Thursday, 21 December 2006

Caroline, or Change @ the National Theatre - Lyttelton

Another fantastic show at the National, it's fast becoming my favourite venue. Don't think i've been to a musical in years but the fact that this was written by Tony Kushner swayed me. Found out after that Michael Billington had given it 5 stars in The Guardian (5 stars!! that's so rare, the man is so notoriously difficult to please). Despite all the glowing reviews, half the auditorium was empty which was such a shame. It's a show that really deserves to be seen by more people, I was so moved by the story I had to hold back my tears. Caroline's impotent anger at how her life has turned out coupled with the longing for the return of her son in Vietnam and the loneliness of single motherhood is hardly the such of musicals. The bluesy, soul music just added to the verve and poignancy of her piece. Even in the minor roles, the actors gave such great performances; from the Jewish, clarinet playing father stuck on the stairway pining for his dead wife to Caroline's sassy daughter furious at her mother's silent surrender. The show even had a singing moon, a favourite image of mine harking back to the Queen of the Night in Mozart's Magic Flute.

Wednesday, 20 December 2006

The Seafarer @ the National Theatre, Cottesloe

I'd been looking forward to the new Conor McPherson play for quite a while 'The Weir' being one of the earliest Royal Court production I watched when I first came to London. It was outstanding and such great-story telling that you forgot you were in a West End theatre. The disparate stories became completely intimate and the emotions so intense it was an unforgettable experience.

'The Seafarer' surpassed 'The Weir' - the structure was much more sophisticated and the interplay between the four characters delicately balanced. Conleth Hill (he of 'Stones in his Pocket' fame) especially was priceless conveying a man on the edge of domestic breakdown with comic pathos. Jom Norton playing the blind Richard Harkin made me think of Hamm in Beckett's 'Endgame' (one of my all-time favourite plays). But the play essentially dramatised the individual (represented by Sharky) confronting their demons, facing a final judgement and having to account for past sins, the story fundamentally revolves around Sharky's interior dialogue with the devil whose description of hell was spine-shilling. Massive 'Thank you' to Craig for getting us such great seats - it was Bob's first time at the theatre and I'm so glad it was such a good experience for him.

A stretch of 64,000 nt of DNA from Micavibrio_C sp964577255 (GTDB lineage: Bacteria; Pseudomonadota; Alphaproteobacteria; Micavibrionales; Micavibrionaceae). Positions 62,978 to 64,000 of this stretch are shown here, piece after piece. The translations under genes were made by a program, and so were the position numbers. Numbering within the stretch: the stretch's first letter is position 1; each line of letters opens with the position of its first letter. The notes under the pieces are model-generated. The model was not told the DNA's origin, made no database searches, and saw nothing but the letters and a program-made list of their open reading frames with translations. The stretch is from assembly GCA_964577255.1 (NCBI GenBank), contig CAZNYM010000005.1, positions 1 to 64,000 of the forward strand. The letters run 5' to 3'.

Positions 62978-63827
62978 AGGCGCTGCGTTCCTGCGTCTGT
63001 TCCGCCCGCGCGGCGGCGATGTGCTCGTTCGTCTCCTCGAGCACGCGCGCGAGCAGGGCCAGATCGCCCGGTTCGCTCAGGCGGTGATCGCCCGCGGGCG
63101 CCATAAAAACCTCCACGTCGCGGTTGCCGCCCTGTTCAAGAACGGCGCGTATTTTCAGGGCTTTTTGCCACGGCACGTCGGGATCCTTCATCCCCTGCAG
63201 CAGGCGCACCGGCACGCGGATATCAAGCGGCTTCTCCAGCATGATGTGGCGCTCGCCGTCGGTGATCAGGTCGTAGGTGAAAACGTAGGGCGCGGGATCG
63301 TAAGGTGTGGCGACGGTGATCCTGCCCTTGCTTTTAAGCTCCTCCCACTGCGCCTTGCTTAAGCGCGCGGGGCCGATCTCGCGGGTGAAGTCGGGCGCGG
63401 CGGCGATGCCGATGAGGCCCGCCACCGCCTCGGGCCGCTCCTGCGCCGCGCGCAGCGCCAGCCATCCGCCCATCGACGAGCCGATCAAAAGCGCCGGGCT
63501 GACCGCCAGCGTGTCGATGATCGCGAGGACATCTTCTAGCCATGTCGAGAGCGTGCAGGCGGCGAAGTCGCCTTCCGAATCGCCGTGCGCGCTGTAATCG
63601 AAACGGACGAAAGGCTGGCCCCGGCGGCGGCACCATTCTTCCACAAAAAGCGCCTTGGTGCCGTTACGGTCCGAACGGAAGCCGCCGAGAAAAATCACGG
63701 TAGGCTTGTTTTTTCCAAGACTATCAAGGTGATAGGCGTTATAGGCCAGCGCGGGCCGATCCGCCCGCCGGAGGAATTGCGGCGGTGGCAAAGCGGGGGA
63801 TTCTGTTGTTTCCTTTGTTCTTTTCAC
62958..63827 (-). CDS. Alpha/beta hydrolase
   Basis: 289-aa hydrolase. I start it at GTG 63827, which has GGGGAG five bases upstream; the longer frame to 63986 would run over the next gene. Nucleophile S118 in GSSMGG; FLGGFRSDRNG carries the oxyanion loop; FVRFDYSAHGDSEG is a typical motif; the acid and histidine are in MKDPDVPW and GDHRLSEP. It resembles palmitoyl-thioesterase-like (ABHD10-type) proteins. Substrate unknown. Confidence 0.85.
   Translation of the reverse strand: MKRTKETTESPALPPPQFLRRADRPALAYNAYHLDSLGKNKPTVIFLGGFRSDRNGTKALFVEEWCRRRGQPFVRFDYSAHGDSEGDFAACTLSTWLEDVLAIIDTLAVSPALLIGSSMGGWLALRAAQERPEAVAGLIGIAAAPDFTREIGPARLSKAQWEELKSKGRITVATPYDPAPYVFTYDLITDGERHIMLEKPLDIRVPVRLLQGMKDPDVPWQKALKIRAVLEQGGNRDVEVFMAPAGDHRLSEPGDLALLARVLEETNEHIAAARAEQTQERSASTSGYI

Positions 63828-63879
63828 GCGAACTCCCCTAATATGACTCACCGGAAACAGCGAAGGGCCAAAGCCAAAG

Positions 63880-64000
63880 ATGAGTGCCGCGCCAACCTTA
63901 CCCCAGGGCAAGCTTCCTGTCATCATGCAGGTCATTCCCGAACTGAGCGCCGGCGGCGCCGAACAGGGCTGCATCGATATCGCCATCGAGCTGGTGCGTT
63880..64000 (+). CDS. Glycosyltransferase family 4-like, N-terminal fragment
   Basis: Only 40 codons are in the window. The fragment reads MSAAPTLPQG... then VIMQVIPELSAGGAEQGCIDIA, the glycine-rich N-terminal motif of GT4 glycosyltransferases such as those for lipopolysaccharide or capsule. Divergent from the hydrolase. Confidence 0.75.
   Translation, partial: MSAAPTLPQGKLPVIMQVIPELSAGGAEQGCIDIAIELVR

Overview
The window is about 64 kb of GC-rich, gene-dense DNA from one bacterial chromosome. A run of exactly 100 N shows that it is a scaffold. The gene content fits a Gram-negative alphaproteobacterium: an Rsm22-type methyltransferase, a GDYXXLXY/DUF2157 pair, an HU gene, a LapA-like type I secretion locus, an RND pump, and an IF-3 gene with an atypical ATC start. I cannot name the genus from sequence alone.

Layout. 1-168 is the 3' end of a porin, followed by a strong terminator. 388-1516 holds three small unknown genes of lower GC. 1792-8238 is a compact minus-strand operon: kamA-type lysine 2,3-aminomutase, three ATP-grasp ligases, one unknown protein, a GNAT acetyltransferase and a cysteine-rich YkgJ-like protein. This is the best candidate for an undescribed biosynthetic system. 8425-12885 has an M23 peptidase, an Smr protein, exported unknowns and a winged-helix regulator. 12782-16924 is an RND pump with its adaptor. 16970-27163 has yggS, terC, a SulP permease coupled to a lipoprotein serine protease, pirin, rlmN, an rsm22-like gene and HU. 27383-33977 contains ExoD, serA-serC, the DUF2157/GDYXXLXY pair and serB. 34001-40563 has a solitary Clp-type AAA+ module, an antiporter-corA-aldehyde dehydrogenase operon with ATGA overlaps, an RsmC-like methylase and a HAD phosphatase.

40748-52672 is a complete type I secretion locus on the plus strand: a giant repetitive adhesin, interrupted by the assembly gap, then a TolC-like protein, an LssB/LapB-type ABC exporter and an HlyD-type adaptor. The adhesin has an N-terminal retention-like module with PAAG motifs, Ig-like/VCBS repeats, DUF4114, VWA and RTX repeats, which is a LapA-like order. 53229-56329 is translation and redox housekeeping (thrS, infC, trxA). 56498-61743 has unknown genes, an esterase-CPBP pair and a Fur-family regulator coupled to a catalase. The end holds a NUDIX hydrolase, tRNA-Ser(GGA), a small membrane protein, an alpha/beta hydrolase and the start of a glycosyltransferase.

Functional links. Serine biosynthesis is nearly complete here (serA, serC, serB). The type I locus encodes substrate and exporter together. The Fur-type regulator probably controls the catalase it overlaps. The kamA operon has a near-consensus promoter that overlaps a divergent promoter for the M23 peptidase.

Friday, 17 November 2006

Comedy Candy @ The Lion, Stoke Newington

After a brief hiatus, last night's return to Comedy Candy was much needed quenching of the comedy thirst. Headlining the show was Richard Herring who strings along a joke and loops it back into itself doubling the silliness and interweaving it like some master gooner. I'm thinking about his potato and apple routine incorporating french school kids.

The two lady comediennes - Caroline Clifford and Holly Walsh were both witty winning over the audience with their dry candour. Will definitely keep an eye out for them. I've watched so much comedy over the years (especially in my month up in Edinburgh eons ago) and some comedian are so formulaic and nondescript blending into the comedy wallpaper, barely raising the obligatory chuckle which escapes from you like a soft belch. I'm thinking about the insufferable twat Rhod Gilbert whose act consists of this basic strand 'oh-listen-to-me-i'm-a-self-deprecating-welshman-just-the-sound-of-my-stupid-accent-should-make-you-laugh'. It is therefore a great relief to know that the comedy future is bright with the likes of Caroline, Holly and Josh Howie who was also on last night.

Friday, 10 November 2006

Orestes presented by Shared Experience @ The Tricycle, London

Electra was really good although I couldn't help thinking that they should have cast someone younger for that role. Same for Orestes - both are good performers. Another encounter with a new play so it was therefore quite invigorating. I realise that I tend to watch certain plays over and over again; e.g. Hamlet - with Toby Stevens, Ralph Fiennes, Adrian Lester or Death of a Salesman or your various Ibsens, plays which I've read or studied and watching it becomes a bit of a Brechtian reconstruction of events with an academic detatchment.